Dead Rising 2 Review
Played over the course of a reclusive, hermetic weekend, Dead Rising 2 was a frantic, stressful and joyous experience for me. Isolating myself and creating a fortress free of distractions was a good mirror for the events of the game where you spend most of your time moving between the safe and claustrophobic backroom corridors and the terrifying, zombie-filled shopping mall.
If any of this sounds familiar then it should. The arena may be a loose facsimile of Las Vegas but it still feels and looks far more like a shopping mall. The gameplay meanwhile; escorting survivors back and forward to a safe area where you take a breath before embarking out into the wilderness again, is beat for beat identical to the original Dead Rising. Right down to the boss-type psychos, double crosses, helicopter rescue and overtime mode, this is a game modelled on an original that the developer obviously considers an unmitigated success.
The problem is that many did not enjoy the original Dead Rising. Released at the start of the 360′s lifespan, people loved the humour and were amazed by the next gen ability to put such a huge number of zombies on screen at once. The game captured the mood of George Romero’s original Dawn of the Dead so much that it required a legal disclaimer at the start distancing it from the movies. The heady thrill of consumerism gone wrong was key to the game, stealing, eating and slaying zombies with whatever weapons were available to swipe tapped into primal urges. Combined with the gore filled kills of weapons like chainsaws and upturned lawnmowers, the game was as popular for its ridiculous dress up options and ludicrous weapon choices. While movies like Shawn of the Dead had LP’s being thrown as weapons, Dead Rising had you squirting cooking oil to make zombies fall comically or giving them traffic cones for hats. The demo for Dead Rising was so popular that it was key in cementing demos as a feature of Xbox live and a way for developers to market their titles.
Four years later Capcom are again leading the way by releasing the demo/DLC title Dead Rising: Case Zero. Once again something on Xbox live is making people try a Dead Rising game. There’s a problem though. This is not a game for everyone.
The criticisms of the original game remain for Dead Rising 2, although some in reduced forms. The game has brutal difficulty spikes, particularly in the battles with the psychos. The system to restart with existing health and levels is either a crutch to prop up the broken difficulty level or a clever way of keeping you playing depending on your amount of good will you are prepared to show the game. The developers are unabashed in letting you know that you cannot do everything in one play through. Save people, defeat psychos, finish the main game, build weapons and dress up; you will have to pick three of the four at most each time through. On top of all this, the customisability and variety of weapons means that few of them are balanced and it’s never clear how useful your drill/bucket or nail/bat will be. These customisable weapons are a key component of the gameplay that you will have little time for if you are attempting to complete most of the missions, in my fist play through I had little time for many such entertaining tasks like dressing up or customising my bike.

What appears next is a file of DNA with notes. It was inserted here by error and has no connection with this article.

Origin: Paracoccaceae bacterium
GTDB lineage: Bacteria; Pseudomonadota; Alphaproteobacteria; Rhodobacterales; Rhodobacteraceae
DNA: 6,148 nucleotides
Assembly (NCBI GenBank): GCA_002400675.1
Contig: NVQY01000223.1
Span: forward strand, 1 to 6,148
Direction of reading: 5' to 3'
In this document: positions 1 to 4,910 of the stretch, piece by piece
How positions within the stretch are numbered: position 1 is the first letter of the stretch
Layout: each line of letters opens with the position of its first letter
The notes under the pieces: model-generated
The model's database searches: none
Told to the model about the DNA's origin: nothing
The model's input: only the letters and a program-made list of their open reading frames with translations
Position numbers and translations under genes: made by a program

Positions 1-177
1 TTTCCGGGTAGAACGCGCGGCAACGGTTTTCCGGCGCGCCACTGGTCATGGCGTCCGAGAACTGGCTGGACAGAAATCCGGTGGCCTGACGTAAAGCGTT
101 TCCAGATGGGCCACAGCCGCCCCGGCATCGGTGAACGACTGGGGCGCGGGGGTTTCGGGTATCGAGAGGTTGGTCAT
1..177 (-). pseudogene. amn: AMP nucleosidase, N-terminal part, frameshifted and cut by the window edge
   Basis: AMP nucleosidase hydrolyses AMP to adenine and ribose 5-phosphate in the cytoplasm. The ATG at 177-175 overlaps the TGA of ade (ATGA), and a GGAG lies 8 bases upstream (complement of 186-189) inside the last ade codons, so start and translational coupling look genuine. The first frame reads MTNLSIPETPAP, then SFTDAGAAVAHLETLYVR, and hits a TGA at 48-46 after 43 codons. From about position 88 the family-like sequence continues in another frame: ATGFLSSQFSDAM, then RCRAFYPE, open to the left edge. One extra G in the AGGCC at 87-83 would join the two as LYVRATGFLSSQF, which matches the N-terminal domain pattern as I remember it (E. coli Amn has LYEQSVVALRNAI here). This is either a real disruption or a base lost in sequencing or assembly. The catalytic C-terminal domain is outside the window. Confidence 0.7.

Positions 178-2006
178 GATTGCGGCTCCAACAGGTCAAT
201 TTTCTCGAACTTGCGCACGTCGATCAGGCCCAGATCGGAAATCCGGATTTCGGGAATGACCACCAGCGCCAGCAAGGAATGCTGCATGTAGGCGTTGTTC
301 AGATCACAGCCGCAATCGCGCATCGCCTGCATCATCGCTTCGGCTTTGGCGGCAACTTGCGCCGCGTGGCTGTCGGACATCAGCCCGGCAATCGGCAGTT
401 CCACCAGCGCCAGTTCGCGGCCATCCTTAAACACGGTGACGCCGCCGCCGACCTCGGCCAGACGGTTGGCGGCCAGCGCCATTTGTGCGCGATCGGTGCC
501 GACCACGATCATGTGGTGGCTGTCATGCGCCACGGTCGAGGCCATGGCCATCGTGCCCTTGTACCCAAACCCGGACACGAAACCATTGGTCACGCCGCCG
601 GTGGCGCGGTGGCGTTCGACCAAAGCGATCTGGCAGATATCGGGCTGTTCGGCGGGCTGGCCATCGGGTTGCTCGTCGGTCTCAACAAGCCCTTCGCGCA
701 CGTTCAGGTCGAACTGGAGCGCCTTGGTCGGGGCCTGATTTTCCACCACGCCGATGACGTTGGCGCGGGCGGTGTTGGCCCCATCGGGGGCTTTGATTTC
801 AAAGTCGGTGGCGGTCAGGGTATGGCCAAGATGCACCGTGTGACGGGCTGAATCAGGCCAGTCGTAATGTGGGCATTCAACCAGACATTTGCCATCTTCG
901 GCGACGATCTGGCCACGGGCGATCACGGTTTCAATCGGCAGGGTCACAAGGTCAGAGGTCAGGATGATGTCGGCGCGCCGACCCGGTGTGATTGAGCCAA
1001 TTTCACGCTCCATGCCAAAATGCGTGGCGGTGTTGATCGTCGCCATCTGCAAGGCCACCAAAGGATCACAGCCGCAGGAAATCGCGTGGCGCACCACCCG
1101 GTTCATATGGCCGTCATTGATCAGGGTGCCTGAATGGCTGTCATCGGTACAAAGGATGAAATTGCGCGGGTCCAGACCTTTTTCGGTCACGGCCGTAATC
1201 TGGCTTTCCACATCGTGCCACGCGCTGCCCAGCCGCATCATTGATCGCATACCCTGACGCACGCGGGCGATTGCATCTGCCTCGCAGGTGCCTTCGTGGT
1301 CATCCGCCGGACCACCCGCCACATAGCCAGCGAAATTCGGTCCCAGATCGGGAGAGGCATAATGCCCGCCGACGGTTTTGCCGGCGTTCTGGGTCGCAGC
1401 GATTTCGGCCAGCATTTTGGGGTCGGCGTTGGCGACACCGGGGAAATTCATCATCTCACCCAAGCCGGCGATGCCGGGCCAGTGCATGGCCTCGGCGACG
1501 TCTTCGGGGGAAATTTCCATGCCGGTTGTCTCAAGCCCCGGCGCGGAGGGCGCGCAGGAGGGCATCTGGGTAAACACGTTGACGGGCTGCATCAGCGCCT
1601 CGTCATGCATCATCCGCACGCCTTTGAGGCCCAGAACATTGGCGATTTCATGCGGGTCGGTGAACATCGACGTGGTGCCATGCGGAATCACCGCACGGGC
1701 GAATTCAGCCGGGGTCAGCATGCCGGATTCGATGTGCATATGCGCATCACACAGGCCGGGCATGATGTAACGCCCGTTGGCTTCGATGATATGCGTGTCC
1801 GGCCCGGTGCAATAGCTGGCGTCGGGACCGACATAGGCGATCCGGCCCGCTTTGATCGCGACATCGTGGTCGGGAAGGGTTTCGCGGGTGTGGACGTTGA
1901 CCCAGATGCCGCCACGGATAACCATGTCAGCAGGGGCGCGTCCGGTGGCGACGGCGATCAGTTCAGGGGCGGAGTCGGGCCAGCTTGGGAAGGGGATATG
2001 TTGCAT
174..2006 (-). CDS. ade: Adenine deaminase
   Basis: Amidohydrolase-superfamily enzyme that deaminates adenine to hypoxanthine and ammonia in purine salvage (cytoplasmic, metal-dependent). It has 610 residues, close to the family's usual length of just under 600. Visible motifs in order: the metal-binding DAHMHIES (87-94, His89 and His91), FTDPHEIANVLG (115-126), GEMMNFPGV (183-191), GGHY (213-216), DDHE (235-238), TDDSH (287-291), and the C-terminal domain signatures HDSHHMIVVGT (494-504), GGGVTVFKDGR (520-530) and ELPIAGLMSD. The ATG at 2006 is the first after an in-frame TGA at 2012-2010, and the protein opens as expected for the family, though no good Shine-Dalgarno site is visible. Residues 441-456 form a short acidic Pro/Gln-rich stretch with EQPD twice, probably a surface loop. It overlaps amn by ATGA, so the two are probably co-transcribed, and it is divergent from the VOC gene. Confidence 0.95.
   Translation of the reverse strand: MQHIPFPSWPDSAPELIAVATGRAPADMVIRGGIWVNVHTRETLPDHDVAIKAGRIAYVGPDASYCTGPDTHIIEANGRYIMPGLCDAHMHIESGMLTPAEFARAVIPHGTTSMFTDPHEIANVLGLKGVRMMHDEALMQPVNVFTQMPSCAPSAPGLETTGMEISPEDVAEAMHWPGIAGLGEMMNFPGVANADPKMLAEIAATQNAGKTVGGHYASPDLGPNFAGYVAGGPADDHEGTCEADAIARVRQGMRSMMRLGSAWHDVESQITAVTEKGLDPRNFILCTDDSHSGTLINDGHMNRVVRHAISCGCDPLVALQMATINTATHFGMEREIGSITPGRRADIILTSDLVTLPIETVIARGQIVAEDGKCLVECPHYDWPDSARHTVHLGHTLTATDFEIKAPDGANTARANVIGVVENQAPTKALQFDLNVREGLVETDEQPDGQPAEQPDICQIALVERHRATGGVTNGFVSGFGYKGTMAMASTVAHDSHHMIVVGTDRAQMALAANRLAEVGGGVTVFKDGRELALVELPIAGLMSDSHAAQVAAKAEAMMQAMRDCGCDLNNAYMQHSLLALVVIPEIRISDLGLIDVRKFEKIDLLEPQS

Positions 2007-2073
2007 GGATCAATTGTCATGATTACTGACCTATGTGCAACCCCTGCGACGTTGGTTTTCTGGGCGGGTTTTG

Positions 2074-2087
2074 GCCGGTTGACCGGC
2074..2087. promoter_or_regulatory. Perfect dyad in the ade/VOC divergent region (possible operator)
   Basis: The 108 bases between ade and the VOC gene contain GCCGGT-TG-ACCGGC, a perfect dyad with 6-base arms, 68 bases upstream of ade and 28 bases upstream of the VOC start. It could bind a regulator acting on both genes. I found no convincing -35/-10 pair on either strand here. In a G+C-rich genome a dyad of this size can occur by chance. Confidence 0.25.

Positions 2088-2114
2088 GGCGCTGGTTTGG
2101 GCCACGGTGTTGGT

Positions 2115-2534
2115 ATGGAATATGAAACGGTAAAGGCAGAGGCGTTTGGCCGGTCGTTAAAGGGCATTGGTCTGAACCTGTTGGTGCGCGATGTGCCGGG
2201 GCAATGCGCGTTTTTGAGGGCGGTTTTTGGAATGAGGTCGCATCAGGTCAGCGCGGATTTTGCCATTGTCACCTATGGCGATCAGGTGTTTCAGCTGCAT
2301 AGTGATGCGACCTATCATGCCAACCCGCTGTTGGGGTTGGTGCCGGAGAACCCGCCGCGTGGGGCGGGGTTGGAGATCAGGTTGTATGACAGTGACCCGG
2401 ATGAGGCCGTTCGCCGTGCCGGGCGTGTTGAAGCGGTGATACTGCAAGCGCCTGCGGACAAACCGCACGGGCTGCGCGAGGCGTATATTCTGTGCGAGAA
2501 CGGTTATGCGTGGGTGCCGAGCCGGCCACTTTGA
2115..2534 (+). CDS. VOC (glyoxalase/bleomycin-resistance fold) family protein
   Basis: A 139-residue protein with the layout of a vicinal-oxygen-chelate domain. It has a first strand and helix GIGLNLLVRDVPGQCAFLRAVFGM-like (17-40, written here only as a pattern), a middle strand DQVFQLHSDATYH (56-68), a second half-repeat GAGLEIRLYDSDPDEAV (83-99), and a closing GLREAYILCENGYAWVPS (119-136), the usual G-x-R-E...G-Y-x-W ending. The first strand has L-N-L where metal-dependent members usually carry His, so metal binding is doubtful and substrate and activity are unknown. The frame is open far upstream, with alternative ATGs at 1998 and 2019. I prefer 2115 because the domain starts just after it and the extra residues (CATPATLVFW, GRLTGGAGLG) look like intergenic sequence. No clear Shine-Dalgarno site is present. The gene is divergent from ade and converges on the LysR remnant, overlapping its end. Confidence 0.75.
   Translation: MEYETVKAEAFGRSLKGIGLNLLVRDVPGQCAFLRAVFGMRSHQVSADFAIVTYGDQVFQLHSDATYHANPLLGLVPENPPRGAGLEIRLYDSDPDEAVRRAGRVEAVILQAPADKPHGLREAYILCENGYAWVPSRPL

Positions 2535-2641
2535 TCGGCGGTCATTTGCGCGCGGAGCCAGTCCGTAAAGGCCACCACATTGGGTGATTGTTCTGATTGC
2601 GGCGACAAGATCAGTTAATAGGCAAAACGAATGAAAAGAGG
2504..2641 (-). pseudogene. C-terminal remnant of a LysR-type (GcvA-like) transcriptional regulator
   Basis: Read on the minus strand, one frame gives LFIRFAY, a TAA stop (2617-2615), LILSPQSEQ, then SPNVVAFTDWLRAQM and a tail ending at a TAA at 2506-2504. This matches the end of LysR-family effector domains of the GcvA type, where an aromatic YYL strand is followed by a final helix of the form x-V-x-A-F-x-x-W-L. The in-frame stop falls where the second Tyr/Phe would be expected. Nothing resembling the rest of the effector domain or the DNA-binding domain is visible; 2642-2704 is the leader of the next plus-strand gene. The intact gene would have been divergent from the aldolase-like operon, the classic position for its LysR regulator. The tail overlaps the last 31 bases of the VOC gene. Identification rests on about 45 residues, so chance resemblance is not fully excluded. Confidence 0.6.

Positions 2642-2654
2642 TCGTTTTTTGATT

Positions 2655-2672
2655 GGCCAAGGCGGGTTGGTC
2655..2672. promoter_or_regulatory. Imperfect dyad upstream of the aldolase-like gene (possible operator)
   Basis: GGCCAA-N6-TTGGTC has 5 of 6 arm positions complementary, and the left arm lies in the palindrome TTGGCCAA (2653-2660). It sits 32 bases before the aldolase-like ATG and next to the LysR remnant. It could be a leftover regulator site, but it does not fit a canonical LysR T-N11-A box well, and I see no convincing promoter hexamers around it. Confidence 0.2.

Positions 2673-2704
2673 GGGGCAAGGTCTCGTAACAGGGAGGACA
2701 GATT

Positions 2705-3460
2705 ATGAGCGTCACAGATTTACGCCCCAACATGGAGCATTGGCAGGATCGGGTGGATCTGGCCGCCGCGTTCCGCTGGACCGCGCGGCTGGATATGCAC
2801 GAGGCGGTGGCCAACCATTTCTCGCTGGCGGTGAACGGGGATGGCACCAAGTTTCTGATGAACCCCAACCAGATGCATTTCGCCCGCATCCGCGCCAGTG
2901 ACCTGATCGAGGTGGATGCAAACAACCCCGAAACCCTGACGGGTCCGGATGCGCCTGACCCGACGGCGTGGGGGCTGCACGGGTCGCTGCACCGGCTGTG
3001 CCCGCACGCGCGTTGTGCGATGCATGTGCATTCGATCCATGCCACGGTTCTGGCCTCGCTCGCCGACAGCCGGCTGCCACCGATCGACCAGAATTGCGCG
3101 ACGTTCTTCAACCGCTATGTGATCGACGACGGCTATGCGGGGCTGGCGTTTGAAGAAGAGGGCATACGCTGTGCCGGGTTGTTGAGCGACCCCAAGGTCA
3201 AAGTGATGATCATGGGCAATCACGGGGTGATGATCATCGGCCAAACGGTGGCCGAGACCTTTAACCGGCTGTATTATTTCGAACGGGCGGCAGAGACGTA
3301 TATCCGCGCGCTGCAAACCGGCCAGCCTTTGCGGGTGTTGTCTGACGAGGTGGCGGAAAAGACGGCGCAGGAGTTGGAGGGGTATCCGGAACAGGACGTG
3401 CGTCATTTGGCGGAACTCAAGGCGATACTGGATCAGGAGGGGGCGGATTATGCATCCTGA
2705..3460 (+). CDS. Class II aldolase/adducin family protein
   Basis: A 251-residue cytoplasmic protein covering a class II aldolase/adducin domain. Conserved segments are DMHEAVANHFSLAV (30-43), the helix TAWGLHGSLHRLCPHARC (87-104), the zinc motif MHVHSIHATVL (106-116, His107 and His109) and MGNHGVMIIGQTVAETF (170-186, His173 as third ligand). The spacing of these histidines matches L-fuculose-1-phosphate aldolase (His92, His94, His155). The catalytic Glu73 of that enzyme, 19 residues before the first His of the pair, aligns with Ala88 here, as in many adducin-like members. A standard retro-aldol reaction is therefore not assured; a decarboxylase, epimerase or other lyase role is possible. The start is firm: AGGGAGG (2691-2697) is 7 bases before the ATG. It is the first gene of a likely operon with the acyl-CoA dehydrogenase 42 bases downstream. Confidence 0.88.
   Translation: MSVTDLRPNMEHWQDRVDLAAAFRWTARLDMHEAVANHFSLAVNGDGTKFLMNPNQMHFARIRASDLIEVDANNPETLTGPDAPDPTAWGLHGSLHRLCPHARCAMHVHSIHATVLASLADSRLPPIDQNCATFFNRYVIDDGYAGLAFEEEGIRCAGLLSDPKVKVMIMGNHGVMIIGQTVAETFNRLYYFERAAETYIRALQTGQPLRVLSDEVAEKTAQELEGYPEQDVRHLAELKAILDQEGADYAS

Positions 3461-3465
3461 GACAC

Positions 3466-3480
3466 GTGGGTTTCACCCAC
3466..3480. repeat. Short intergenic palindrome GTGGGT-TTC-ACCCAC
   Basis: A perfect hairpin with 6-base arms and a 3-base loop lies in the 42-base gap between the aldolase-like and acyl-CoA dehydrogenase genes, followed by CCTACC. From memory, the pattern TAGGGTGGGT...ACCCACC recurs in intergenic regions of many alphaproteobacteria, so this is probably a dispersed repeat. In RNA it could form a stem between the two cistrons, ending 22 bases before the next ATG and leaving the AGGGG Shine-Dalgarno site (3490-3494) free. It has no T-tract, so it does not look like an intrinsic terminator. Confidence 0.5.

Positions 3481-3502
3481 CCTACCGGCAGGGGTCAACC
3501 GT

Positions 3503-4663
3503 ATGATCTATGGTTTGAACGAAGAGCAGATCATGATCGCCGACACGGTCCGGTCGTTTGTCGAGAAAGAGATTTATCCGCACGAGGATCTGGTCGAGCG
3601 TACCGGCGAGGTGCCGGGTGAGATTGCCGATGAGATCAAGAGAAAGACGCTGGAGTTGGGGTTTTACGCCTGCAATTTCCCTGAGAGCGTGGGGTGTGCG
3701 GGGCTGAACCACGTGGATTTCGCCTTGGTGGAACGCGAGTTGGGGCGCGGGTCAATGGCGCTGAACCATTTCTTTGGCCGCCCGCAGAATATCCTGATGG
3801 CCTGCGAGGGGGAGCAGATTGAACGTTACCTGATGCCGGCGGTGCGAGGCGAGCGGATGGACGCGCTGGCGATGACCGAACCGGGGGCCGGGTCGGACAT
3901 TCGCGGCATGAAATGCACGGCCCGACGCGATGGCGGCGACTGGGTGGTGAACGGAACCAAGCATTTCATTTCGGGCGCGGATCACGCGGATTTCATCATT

All of these side tasks make the game a rich playground, and the few moments of downtime are a huge reward as the ticking clock is your biggest enemy. Playing mini golf or finding the keys to the car are all activities I had no time for, but still look forward to in future playthroughs.
While your character increases in health and ability, it’s your own knowledge of the map and where to find weapons and food that make the game easier. Knowledge of the shortcut between Brand New U clothes and The Royal Flush Mall toilets and learning how to make a pair of wolverine-like claws were key moments in my development as a confident zombie slayer. Once these clicked into place for me I found that I was making steady progress for much of the first half of the game with the occasional tough boss as the only exception. It’s only during the final third that the difficulty ramps up unacceptably and little issues become major problems. Trying to pick up orange juice for health but instead picking up the table it’s lying on is one of the most frustrating parts of any game I’ve ever played, especially when it happens in a boss fight.
Once you finish the campaign there’s a lot of replay value, and the campaign itself is long. Just killing zombies or colleting weapon combo cards is enough fun to kill hours, levelling and unlocking new abilities is great and he base gameplay is so ludicrously satisfying that the whole package offers tremendous value. There’s even rudimentary co-op, which while basic is a lot of fun. The multiplayer mode meanwhile is a bizarre cross between Mario Party and The Running Man. The presentation is great and while it’s probably only worth a few goes, it rounds the package out nicely.
It’s a shame that all these extra reasons to keep playing Dead Rising 2 don’t include the achievements, which are terrible. Most are of the, “collect every …” variety. Sitting with a checklist of every piece of clothing or food item and checking them off is negative-fun.
Dead Rising 2 is a heady thrill for fans of zombies, grindhouse movies and ridiculous comic values. It bravely chooses to ignore modern gameplay conventions; autosaves and recharging health are not to be found here. It’s taken for granted that you can stomach the gore, violence and leering sexuality. If you can also stomach the uncompromising adherence to the originals faults then this could be your favourite zombie experience of the year, in any media.
9 zombrex’s out of 10